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On February 10, 2022, the United States Congress approved a bill (H.R. 4445) entitled “Ending Forced Arbitration of Sexual Assault and Sexual Harassment Act of 2021” (“the Act”). The bill, which received bipartisan support, will almost certainly be signed into law by President Biden. Indeed, on February 1, 2022, the Administration issued a Statement of Administration Policy that praised the legislation and called for its passage. The Administration asserted that “[t]his bipartisan, bicameral legislation empowers survivors of sexual assault and sexual harassment by giving them a choice to go to court instead of being forced into arbitration.” In short, the Act states that agreements that provide that arbitration is the only avenue for individuals (as opposed to going to court) are not enforceable in cases where sexual assault or sexual harassment are alleged. The Act amends the Federal Arbitration Act and represents a significant change for employers and employees (and others who may fall under arbitration clauses) in cases where there are allegations of sexual harassment or sexual assault.

In defining “sexual assault dispute” and “sexual harassment dispute,” the Act is fairly straightforward. “Sexual assault dispute” is defined as “a dispute involving a nonconsensual sexual act or sexual contact, [as defined in federal or similar Tribal or State law], including when the victim lacks capacity to consent.” “Sexual harassment dispute” is defined as “a dispute relating to conduct that is alleged to constitute sexual harassment under applicable Federal, Tribal, or State law.” In those matters, the Act provides that “no predispute arbitration agreement or predispute join-action waiver shall be valid or enforceable with respect to a case which is filed under Federal, Tribal, or State law and relates to the sexual assault dispute or the sexual harassment dispute.” The Act states that the determination of whether its terms are applicable to a particular lawsuit will be made by a court, rather than an arbitrator. The Act applies “with respect to any dispute or claim that arises or accrues on or after the date of enactment of this Act.”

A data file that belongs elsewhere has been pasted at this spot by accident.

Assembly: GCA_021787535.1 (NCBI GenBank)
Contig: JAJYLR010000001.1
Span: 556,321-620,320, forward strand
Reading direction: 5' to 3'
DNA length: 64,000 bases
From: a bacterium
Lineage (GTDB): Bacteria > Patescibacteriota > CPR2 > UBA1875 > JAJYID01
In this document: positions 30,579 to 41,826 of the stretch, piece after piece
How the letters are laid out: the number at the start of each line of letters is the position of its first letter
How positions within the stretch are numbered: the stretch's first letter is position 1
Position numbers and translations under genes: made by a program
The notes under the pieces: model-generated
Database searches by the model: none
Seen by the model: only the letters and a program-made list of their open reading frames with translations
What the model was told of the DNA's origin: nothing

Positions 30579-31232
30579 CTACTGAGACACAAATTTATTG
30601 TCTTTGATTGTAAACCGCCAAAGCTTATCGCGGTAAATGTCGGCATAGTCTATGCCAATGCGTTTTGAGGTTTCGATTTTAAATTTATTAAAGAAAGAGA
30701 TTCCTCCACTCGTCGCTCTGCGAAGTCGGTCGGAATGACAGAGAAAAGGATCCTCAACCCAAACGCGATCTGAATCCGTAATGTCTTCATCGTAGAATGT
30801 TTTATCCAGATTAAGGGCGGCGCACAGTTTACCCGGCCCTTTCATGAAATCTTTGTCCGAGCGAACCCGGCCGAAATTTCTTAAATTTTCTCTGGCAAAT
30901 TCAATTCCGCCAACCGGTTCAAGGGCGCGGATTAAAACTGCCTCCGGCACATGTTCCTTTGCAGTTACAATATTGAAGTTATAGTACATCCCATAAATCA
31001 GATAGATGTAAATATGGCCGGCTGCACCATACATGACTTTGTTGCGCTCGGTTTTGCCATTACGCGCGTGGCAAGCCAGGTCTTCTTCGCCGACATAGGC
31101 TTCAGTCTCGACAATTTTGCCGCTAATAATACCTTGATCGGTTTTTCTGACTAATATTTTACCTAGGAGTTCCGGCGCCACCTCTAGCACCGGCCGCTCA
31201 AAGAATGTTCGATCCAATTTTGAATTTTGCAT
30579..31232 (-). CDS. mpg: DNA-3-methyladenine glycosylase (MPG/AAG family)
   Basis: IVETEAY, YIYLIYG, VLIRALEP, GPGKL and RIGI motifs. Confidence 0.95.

For employers and employees, this means that any existing forced arbitration clauses are likely to be deemed invalid in cases arising following enactment of the Act where there are allegations of sexual assault or sexual harassment, although the parties can voluntarily choose to arbitrate the claims. Given that the Act specifically addresses claims of sexual assault and sexual harassment, it is possible that moving forward, some claims will have to be arbitrated while the sexual assault/sexual harassment claims proceed to court.

This legislation marks a milestone in allowing individuals to bring their allegations of sexual assault or sexual harassment to the light of the public via the court system. The Act requires an examination of current arbitration agreements and potentially will require revisions to carve out the covered claims. There are other attempts to limit the enforceability of arbitration agreements, although those attempts have thus far proved unsuccessful. We will provide updates at they become available.

If you have any questions or concerns regarding this topic, or any topic related to labor and employment law, please contact us.


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